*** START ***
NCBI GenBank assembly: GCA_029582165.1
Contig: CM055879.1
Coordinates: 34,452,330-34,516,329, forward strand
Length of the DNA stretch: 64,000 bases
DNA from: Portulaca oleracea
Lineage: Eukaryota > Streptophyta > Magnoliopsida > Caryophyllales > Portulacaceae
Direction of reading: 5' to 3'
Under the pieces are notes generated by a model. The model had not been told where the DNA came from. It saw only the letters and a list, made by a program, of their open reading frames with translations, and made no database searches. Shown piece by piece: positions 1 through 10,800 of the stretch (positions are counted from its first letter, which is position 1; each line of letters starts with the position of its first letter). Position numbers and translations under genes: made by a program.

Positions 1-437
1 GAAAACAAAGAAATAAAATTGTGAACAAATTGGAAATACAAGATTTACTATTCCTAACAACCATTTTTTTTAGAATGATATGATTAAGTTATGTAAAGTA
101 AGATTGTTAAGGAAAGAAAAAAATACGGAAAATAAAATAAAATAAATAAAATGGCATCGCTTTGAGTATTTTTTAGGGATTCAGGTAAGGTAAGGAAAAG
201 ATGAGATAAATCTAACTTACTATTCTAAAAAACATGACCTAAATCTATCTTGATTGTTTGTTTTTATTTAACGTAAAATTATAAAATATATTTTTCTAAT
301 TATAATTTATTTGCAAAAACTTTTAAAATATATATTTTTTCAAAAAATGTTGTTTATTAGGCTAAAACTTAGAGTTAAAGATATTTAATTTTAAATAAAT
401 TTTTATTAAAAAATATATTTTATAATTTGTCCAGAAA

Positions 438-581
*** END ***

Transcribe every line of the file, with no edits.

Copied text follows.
NCBI GenBank assembly: GCA_029582165.1
Contig: CM055879.1
Coordinates: 34,452,330-34,516,329, forward strand
Length of the DNA stretch: 64,000 bases
DNA from: Portulaca oleracea
Lineage: Eukaryota > Streptophyta > Magnoliopsida > Caryophyllales > Portulacaceae
Direction of reading: 5' to 3'
Under the pieces are notes generated by a model. The model had not been told where the DNA came from. It saw only the letters and a list, made by a program, of their open reading frames with translations, and made no database searches. Shown piece by piece: positions 1 through 10,800 of the stretch (positions are counted from its first letter, which is position 1; each line of letters starts with the position of its first letter). Position numbers and translations under genes: made by a program.

Positions 1-437
1 GAAAACAAAGAAATAAAATTGTGAACAAATTGGAAATACAAGATTTACTATTCCTAACAACCATTTTTTTTAGAATGATATGATTAAGTTATGTAAAGTA
101 AGATTGTTAAGGAAAGAAAAAAATACGGAAAATAAAATAAAATAAATAAAATGGCATCGCTTTGAGTATTTTTTAGGGATTCAGGTAAGGTAAGGAAAAG
201 ATGAGATAAATCTAACTTACTATTCTAAAAAACATGACCTAAATCTATCTTGATTGTTTGTTTTTATTTAACGTAAAATTATAAAATATATTTTTCTAAT
301 TATAATTTATTTGCAAAAACTTTTAAAATATATATTTTTTCAAAAAATGTTGTTTATTAGGCTAAAACTTAGAGTTAAAGATATTTAATTTTAAATAAAT
401 TTTTATTAAAAAATATATTTTATAATTTGTCCAGAAA

Positions 438-581